Related to this ESG focus, various organizations have begun reviewing the policies and practices of retailers to evaluate the accuracy and adequacy of information provided to customers. For example, NRDC, Fashion FWD, and U.S. PIRG Education Fund recently released a scorecard that graded the PFAS-related policies and commitments of 30 top U.S.-based apparel brands and retailers. This scorecard, while not a regulatory requirement or obligation, has a stated purpose of “serving as a wake-up call for the fashion industry”, as well as enabling consumers to “inform their purchases and help push the industry towards better and more sustainable practices.”
Recommendations for Retailers
Given such developments, it is prudent for retailers to begin taking action, if they haven’t already, to ensure they have a clear understanding of the PFAS contents of their products and packaging materials so that they can adequately assess and achieve compliance with current and potential future laws. Specifically:
- If PFAS are eventually designated as hazardous substances under CERCLA or as hazardous wastes under RCRA, this would likely trigger release reporting requirements and possibly also expose retailers to liability as potentially responsible parties if they generate and arrange for the disposal of PFAS-containing wastes. This liability would likely apply to legacy wastes as well, and retailers should therefore consider near-term steps to improve documentation and recordkeeping procedures related to types and quantities of waste they generate and/or dispose.
- Retailers should also consider participating in the public comment period if the EPA proposes the rulemaking to designate PFAS as CERCLA hazardous substances or RCRA hazardous wastes.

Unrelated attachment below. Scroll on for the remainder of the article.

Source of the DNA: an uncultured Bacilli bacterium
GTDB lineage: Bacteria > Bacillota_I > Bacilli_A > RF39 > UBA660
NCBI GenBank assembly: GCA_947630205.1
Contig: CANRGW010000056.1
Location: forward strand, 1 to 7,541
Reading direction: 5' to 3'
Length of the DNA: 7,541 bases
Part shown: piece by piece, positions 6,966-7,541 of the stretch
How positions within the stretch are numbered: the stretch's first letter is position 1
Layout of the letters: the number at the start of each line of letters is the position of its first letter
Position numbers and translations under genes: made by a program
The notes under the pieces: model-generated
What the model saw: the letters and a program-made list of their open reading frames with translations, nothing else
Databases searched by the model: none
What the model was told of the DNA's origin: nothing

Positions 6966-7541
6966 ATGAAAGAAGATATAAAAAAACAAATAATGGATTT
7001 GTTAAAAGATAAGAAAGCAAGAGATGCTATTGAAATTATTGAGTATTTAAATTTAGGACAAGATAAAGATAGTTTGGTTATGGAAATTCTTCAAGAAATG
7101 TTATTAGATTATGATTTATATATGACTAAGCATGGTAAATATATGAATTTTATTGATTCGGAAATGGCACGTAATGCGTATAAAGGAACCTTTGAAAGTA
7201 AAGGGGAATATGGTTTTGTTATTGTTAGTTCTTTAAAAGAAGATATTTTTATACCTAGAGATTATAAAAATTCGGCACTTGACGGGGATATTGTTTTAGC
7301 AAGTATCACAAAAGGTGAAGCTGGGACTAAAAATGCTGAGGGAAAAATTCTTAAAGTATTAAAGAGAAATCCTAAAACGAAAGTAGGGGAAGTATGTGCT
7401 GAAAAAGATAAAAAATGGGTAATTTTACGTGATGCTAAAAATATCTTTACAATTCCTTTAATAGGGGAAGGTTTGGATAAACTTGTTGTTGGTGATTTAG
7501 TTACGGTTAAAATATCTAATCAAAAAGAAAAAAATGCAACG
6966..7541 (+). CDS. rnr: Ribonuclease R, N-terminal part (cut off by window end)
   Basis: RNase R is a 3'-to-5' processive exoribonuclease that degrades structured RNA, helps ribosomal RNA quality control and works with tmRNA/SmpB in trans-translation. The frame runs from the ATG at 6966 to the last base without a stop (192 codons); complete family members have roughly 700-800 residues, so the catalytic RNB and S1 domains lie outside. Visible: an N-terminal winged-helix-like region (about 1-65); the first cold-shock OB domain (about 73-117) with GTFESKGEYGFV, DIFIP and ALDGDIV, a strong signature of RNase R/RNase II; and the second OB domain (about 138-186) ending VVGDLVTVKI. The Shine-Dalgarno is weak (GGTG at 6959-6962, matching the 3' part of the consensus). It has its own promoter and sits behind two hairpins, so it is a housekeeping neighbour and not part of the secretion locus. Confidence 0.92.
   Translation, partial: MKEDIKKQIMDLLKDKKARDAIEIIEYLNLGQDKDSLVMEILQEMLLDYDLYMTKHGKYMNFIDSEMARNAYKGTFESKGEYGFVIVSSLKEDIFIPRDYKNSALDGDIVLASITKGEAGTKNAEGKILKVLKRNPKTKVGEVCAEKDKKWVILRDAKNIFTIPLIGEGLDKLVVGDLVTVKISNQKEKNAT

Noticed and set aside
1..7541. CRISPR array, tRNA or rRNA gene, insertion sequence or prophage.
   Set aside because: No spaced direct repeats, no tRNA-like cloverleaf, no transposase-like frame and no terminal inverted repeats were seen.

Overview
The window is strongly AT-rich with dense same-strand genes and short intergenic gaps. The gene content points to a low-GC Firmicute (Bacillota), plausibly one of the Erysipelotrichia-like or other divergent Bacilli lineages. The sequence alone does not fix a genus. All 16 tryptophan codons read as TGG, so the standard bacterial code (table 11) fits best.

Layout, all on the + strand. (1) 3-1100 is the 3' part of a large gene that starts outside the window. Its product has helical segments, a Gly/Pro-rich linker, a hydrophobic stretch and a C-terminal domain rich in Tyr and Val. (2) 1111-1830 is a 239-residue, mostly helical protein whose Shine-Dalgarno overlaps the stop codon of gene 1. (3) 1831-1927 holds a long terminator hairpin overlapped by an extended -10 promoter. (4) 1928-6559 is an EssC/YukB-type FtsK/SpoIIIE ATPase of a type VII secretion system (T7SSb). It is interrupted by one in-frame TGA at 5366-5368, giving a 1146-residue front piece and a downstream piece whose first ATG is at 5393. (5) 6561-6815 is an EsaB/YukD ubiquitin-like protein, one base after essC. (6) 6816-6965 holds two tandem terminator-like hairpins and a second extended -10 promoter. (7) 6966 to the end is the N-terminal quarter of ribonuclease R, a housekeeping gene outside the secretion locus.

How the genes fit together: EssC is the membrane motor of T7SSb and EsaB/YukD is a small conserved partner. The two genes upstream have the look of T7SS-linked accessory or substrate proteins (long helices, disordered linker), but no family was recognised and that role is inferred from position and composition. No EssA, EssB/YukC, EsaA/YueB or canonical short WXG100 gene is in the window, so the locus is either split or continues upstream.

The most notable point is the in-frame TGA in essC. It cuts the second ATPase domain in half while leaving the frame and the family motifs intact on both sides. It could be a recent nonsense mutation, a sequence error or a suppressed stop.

- Retailers should stay up-to-date on the latest regulatory developments related to PFAS, particularly those designating any PFAS as hazardous under state or federal frameworks. Hazardous waste typically requires special handling and must only be disposed of at designated facilities. Inadvertently disposing of hazardous wastes at landfills not designed for hazardous products can lead to significant enforcement actions, and retailers should ensure they are aware of the applicable requirements and have an effective waste classification procedure in place.
- For products or packaging confirmed to contain PFAS, retailers should consider phase-out plans to switch to PFAS-free alternatives, where possible, and if not, retailers should explore extended producer responsibility (EPR) or take-back programs, through which suppliers or manufacturers are responsible for taking back and safely disposing of unused or unwanted items. EPR laws are gaining momentum at the state level in the United States; however, voluntary EPR can be an important tool in addressing the PFAS waste problem.
Retailers with questions regarding PFAS laws, regulations, or policies, whether in effect or proposed, should contact a Clark Hill Environmental & Natural Resources attorney.
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The views and opinions expressed in the article represent the view of the authors and not necessarily the official view of Clark Hill PLC. Nothing in this article constitutes professional legal advice nor is intended to be a substitute for professional legal advice.